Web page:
Pinhole in welding is a common issue which are small holes in the welded seam. Pinholes can be caused by a variety of factors, from welding technique to the quality of materials used.
Pinholes are caused by gas bubbles that form in the molten weld pool and create tiny holes in the finished weld.
When pinholes occur during a welding job, it’s important to identify what caused them so that corrective measures can be taken.
This article will discuss the science behind pinholes in welding, as well as provide tips for preventing them.
How Pinholes in Welding occurs?
Pinholes in weld metal are the result of hydrogen gas becoming trapped during solidification.
This gas serves as nuclei for the metal to solidify around, forming round or oblong discontinuities in the middle of the weld that resemble a string of beads.
To minimize the occurrence of pinholes, it is advisable to slow down the welding process and ensure that the weld joint surface is thoroughly cleaned beforehand.
Pinholes can take on a range of patterns, sizes, shapes, and quantities, and may be located anywhere within the deposited weld metal.
While some pinholes can be spotted on the surface of a weld, others may be hidden underneath, necessitating specialized testing such as radiography or ultrasonics for detection.
What causes Pinhole in Welding?
When conducting multi-pass welding, the location of Pinholes within the cross-sectional area of the weld relative to its depth can help determine their likely cause.
Pinholes often accumulate as additional passes are made, and it’s important to completely eliminate them before adding any further passes to avoid reaching an unacceptable level of Pinhole density in the final weld.
There are several potential reasons why Pinholes may occur during welding, which can be broadly categorized as follows:
b) The chemical composition and structure of the parent material,
c) Surface impurities and contaminants,
d) Defective electrodes, fluxes, shielding gases, or slag, and
e) Operator techniques.
If flux-coated electrodes or wires, or external flux used in welding methods such as submerged arc or electroslag, absorb moisture, Pinholes can result.
To prevent this from happening, it’s important to store consumables and fluxes in a controlled environment.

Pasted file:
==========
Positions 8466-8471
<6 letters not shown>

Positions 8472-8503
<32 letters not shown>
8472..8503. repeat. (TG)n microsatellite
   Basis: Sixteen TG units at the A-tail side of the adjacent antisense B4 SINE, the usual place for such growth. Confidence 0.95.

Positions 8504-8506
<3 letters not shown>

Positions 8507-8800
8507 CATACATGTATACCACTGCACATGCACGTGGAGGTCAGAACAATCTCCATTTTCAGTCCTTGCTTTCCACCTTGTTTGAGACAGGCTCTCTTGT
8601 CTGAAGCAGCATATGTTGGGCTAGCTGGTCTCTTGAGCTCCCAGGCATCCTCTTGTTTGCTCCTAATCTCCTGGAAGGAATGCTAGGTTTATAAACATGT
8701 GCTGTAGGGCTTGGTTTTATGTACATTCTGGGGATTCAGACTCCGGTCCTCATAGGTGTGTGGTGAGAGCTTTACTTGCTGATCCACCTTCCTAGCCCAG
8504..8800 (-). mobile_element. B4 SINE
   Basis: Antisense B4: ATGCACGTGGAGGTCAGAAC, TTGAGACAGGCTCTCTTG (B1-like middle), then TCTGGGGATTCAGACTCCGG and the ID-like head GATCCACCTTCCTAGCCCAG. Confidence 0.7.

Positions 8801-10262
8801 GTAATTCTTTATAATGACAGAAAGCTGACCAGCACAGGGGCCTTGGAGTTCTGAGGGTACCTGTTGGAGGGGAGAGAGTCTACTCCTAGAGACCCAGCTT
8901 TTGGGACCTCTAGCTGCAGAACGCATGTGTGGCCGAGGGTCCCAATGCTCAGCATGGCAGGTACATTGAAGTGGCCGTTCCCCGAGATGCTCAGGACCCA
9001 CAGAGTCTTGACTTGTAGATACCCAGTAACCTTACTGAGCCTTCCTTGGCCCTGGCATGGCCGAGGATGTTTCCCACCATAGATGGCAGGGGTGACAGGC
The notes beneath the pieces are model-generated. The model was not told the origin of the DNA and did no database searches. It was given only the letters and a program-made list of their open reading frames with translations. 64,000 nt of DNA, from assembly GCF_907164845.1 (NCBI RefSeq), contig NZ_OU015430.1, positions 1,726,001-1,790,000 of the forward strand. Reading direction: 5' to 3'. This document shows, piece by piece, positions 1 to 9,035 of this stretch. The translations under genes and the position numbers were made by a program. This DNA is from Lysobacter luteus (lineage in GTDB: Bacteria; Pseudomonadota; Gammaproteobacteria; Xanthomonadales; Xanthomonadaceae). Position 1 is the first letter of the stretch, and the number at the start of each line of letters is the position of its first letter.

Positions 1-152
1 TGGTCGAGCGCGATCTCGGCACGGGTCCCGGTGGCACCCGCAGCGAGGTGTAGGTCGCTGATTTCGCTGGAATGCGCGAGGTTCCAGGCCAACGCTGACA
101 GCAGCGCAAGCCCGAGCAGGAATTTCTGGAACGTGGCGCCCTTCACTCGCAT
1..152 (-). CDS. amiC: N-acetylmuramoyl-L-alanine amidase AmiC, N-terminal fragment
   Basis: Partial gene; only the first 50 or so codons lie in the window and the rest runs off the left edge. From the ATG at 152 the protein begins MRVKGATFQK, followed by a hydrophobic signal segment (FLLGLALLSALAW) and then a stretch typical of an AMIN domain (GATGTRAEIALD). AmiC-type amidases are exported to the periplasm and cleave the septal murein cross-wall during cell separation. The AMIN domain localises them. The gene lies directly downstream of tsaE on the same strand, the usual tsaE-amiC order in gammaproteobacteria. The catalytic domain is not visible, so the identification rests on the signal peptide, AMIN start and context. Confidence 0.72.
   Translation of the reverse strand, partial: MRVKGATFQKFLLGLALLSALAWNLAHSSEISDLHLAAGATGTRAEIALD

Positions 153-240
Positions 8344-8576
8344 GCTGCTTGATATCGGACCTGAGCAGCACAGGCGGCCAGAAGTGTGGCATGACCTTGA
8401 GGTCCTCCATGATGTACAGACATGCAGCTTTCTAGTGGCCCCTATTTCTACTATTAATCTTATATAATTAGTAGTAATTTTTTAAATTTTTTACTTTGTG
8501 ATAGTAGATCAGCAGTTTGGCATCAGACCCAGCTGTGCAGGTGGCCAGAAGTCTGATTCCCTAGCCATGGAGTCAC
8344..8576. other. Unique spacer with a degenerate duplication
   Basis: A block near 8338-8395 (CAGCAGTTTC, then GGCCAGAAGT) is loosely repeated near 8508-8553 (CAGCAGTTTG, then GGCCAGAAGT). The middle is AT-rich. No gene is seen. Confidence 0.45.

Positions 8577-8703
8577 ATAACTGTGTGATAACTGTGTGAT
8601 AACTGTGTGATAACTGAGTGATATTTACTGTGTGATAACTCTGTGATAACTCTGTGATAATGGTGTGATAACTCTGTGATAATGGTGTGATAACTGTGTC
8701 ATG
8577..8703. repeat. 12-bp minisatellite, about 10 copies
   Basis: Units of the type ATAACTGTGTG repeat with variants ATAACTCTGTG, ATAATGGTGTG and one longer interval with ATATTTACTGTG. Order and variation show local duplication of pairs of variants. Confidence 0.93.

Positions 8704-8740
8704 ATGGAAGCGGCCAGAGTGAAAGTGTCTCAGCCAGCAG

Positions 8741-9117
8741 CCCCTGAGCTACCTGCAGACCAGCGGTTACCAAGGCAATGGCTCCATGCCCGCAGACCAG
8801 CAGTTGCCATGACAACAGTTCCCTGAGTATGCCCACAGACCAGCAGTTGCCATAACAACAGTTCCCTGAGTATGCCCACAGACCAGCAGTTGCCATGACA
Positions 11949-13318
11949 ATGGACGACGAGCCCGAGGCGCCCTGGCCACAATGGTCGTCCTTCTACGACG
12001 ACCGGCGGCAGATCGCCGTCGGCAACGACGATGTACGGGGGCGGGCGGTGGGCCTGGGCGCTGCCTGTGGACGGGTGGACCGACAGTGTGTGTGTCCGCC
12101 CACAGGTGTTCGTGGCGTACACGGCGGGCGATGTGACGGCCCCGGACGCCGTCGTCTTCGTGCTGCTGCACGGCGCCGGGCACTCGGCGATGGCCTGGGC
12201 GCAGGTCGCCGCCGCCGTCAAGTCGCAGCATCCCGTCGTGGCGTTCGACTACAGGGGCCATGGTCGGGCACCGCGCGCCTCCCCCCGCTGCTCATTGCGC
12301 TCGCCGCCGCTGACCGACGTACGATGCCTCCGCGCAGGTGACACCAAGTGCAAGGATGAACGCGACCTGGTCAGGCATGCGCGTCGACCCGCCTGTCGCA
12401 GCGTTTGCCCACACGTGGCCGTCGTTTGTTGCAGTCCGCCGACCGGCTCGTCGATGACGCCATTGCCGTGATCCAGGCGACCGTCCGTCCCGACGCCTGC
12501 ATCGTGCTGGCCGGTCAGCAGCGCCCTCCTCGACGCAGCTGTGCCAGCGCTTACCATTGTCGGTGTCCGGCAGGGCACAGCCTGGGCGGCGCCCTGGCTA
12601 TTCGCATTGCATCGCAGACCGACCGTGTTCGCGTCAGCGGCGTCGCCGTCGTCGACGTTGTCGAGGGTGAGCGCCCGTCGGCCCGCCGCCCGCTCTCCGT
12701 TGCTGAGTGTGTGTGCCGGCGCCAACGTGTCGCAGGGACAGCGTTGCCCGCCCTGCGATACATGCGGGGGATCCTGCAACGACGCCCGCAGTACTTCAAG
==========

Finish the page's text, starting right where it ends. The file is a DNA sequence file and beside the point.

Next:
Different codes and standards may mandate specific procedures for storing welding consumables, E.g., CSA Standard W59 and AWS D1.1.
The storage conditions required will depend on the type of flux being used, with basic flux systems necessitating storage temperatures above 250°F (120°C) to keep moisture levels at an acceptable level for producing a weld deposit with a low hydrogen rating.
Choosing the appropriate filler metal that matches the material to be welded is critical, as failure to do so may lead to the formation of Pinholes – especially in materials with high sulfur content.
In addition, certain elements like zinc in galvanized steels can also result in excessive Pinhole in welding formation after welding.
When working with materials such as aluminum, which have dense oxide layers, it’s important to take care during cleaning to prevent contamination with moisture or oils.
During fabrication, metals can come into contact with various contaminants that can trigger the formation of Pinholes.
Some examples of these contaminants include oil, grease, paint, and oxide. Rust and mill scale can also trap contaminants and contribute to the formation of Pinholes.
Insufficient Flux Coverage
If there isn’t enough flux coverage during submerged arc welding, it can result in the appearance of scattered surface Pinholes.
The presence of slag on the surface of tack welds or internal weld beads could potentially lead to the formation of Pinhole in welding.
In some cases, Pinholes related to shielding gases may arise from issues like poor distribution of the gas within the arc and surrounding areas, insufficient or excessive gas flows, or impurities that have accumulated in the gas due to hoses, connections, or the torch or gun assemblies.
When preparing to use pure argon for GMAW of aluminum, it’s crucial to be aware that hoses, regulators, and cables that have been utilized exclusively for welding steel with CO2 or CO2 mixtures can pose a risk of contamination and lead to the formation of Pinholes.
As a result, it’s necessary to clean or replace these components appropriately.
In addition, loose connections and fittings can allow atmospheric gases to enter the gas hoses and assemblies, which can also contribute to the development of Pinholes.
Pinhole can arise in manual welding scenarios due to a variety of factors, such as poor electrode manipulation, excessively high arc voltages, incorrect electrode angles, or improper weaving techniques.
Pinholes in MIG welding, causes and prevention
Pinholes in MIG welding are small holes or voids in the welded area that can lead to significant structural issues if not identified and corrected. Some causes of pinholes in MIG welding include:
- Inadequate shielding gas: The shielding gas used in MIG welding protects the weld pool from contamination by atmospheric gases, such as oxygen and nitrogen. If there is insufficient shielding gas, these gases can react with the weld pool, leading to the formation of pinholes.
- Contaminated filler material: The filler material used in MIG welding can become contaminated with moisture or other impurities, leading to the formation of pinholes during welding.
- Poor weld joint fit-up: If the joint is not properly fit-up, it can cause gaps that can result in the formation of pinholes during welding.